One of my big issues these days is whether or not forms of psychotherapy designed for the typical necessarily work for the atypical. It popped up again this week in a Spectrum piece on OCD and autism.

Three of the callers mention CBT, which can help people understand and manage their obsessions and compulsions. As with other talk therapies, though, CBT isn’t always effective for people with autism. The therapy did not help Slavin, for example.

He suspects that he was unable to follow his therapist’s approach due to his auditory-processing difficulties and cognitive inflexibility, which he attributes to his autism. “Many people on the spectrum have a problem picturing a situation and picturing how it could have a different outcome, so traditional CBT doesn’t always work,” he says.

A couple of things to mention here.

First, I note that the first part of the above acknowledges that, in general, traditional talk therapy does not necessarily just transfer over to the neuroatypical, which is an acknowledgement of which I would love to see more. Second, that bit about “picturing a situation and picturing how it could have a different outcome” directly relates to things I’ve written before about stimuli, reaction, and response.

Lately I have once again been browsing around for therapists or counselors covered by Health Share of Oregon (my OHP coordinated care organization) who have experience with and knowledge of the autistic, especially when it comes to adults, even more especially if it’s with the late-diagnosed. It’s increasingly evident that this search very well could be an impossible mission.

Just the other day I happenstantially ran across a survey from a (potentially dormant?) group called OHP Mental Health Providers for Quality Care specifically asked Health Share members if they’ve “experienced challenges accessing mental health care”.

Why, yes. Yes, I have.

When I search for therapists or counselors who deal with autistic people, I pretty much assume that anyone who emphasizes “social skills” or “coping skills” is focused on helping autistic people mask better, not, say, helping them know how to recognize when their limits might be approaching.

I don’t need “coping skills”, per se, barring maybe developing a more well-honed sense of when I’m in a moment where I can just yell a “motherfuck” or two, stop and stare at the floor, breathe, and then move on rather than escalating things by throwing my broom and dustpan or my travel mug across the room.

Just the other day I had two household mishaps, one involving a broom and some spilled cat litter, and one involving a travel mug with a stuck lid. That I managed in each instance not to escalate is evidence that I’m already honing this particular “coping skill”, but these also were circumstances in which these moments were the only pressuring stimuli I was dealing with. Not having been surrounded by stressors, I was able to make these moments ones of stimulus-reaction-pause-response rather than stimulus-reaction-is-response.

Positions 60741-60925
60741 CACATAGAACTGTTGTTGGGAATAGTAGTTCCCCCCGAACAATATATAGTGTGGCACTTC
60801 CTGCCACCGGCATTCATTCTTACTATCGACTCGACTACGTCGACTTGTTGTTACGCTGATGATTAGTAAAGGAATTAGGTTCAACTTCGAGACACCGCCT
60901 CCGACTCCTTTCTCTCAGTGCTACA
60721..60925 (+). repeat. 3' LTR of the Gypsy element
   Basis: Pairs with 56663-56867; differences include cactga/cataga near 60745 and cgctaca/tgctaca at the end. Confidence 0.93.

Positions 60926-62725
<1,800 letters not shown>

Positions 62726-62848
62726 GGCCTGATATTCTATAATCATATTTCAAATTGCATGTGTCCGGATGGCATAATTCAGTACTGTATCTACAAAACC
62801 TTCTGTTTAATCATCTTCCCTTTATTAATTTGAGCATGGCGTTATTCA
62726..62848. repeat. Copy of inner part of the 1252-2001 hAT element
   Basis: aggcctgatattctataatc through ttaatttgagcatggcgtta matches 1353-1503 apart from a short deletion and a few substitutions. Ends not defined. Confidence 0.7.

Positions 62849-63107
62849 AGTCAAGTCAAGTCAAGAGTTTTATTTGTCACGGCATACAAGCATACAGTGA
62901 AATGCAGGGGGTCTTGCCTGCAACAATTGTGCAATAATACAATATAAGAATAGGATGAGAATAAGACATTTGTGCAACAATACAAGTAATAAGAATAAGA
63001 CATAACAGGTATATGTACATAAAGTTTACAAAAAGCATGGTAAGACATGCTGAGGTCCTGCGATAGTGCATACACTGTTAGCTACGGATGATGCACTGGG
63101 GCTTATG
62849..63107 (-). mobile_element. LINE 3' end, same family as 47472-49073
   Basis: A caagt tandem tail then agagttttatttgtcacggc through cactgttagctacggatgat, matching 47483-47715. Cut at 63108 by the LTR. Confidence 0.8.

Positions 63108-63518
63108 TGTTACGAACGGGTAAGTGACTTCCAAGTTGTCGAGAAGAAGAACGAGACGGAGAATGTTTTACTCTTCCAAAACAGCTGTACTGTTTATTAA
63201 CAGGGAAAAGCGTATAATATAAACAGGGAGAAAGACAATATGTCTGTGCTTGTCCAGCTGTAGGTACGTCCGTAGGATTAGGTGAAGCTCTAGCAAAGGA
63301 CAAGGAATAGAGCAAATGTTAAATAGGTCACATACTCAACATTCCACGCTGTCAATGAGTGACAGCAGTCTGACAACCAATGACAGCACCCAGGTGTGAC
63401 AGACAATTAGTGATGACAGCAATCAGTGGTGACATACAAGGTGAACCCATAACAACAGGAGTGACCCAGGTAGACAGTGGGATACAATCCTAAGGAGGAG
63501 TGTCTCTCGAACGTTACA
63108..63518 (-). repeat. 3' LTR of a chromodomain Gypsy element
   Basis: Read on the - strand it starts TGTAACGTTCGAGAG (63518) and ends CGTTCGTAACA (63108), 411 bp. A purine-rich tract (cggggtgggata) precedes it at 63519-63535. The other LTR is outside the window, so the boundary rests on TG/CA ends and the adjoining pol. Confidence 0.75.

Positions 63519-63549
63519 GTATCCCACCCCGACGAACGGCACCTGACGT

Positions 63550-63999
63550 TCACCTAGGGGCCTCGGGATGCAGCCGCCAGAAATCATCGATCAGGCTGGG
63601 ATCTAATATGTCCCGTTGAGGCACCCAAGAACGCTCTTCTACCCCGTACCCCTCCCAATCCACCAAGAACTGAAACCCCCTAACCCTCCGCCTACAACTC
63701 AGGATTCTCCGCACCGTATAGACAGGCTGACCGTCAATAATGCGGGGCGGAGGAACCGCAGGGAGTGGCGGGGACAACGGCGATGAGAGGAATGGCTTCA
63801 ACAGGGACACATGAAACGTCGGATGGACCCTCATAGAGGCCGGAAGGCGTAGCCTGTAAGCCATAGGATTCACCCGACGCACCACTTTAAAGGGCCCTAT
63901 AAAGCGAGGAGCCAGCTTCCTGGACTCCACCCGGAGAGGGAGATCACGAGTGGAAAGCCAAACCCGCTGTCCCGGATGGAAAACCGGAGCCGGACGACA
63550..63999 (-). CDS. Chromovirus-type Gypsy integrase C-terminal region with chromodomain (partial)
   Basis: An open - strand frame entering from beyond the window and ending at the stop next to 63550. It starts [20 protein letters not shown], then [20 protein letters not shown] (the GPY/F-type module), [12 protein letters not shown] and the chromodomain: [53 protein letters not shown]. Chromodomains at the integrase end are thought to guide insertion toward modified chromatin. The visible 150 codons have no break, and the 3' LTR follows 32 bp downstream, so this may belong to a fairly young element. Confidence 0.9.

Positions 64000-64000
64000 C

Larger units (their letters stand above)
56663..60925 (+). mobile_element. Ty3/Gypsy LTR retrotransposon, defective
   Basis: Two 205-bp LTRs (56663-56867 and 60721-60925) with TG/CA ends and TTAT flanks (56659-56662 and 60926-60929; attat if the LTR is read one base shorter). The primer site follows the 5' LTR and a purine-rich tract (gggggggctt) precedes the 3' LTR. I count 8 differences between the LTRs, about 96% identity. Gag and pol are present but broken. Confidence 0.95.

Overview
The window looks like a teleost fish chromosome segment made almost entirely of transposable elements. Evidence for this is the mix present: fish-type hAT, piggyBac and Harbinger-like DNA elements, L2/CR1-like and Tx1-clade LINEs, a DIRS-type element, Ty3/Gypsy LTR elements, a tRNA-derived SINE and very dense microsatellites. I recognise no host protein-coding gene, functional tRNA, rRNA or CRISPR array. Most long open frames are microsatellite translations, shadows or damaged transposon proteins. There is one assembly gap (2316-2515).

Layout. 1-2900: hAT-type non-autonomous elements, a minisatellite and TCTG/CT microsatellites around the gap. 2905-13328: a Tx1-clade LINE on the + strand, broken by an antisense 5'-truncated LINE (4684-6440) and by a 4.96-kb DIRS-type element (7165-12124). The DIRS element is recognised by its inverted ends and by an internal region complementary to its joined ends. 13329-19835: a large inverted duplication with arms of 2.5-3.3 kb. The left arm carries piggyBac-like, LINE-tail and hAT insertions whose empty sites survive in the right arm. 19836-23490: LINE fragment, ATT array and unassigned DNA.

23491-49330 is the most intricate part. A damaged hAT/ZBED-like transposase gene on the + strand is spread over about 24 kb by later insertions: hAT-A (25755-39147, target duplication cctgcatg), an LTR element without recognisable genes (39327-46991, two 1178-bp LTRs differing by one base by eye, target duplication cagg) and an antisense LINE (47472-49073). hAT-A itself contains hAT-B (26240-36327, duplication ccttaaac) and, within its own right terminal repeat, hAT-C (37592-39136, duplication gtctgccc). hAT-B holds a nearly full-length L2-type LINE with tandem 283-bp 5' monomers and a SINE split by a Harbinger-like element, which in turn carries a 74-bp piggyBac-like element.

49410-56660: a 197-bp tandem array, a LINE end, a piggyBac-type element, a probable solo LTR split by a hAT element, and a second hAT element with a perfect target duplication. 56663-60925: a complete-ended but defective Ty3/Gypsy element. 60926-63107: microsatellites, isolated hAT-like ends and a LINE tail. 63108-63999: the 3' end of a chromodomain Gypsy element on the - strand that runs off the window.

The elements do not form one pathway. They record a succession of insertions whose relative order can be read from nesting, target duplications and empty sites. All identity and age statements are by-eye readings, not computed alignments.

I need a therapist or counselor, however, who understands that while such moments are possible, there also will be situations where “mindfully” being able to grab that beat, that pause, will be completely impossible. Shutdowns and meltdowns are going to happen, whatever the surrounding typical world might think of them.

If we’re talking about developing “skills”, isn’t the necessary skill here maybe more about developing a better sense of how many spoons you think you might have for any given day, adding some wiggle room, and then laying out your day accordingly? But then also recognizing that sometimes the world is going to overwhelm you and when it does you should feel neither shame nor guilt about it?

The other day I saw the website of a therapist who talked up neurodiversity but had autism listed under the heading of “learning disabilities”–technically “differences” but that’s what people say when they don’t feel comfortable using the word “disability”. Thing is, autism is a disability, but it’s not a learning disability. Throw around the word “neurodiversity” on your website all you want, but if you think autism is a learning disability, I want nothing to do with you.

Here’s the thing.

I need therapists and counselors specifically to define what they mean by “social skills” and “coping skills”. If what they mean is developing better camouflage because that’s supposed to make it easier for me to move through the world, then they don’t understand a thing about what’s actually going to help autistic people. For many of us, masking is a form of self-harm.

If by “coping skills” you mean the sorts of things I outlined above, maybe we’d have something to work with. If by “social skills” you mean, say, mapping out ways to express to other people that I’m having a really difficult day and can they please not impose upon me at the moment, and do so in a manner that’s both adequate to my own needs but not needlessly brusque to others, maybe we’d have something to work with.

But if by social and coping skills you’re talking about how to move through the world without overly disturbing neurotypical standards, then you aren’t engaged in psychology or social work, you instead are engaged in a form of social control.

These professions and these activities should not be thought of solely as efforts to heal and help the individual, but to heal and help the society around the individual. As much as they have the responsiblity to help the atypical learn how to move through the typical world around them as authentically and with as little self-damage and distress as possible, they also have the responsiblity to teach the typical to empathetically make more room in society for the atypical. They ought not only be private actors but also public ones.

There’s an old and semi-apocryphal aphorism that the job of a newspaper is “to comfort the afflicted and afflict the comfortable”. So, too, the job of the psychologist and the social worker, the therapist and the counselor.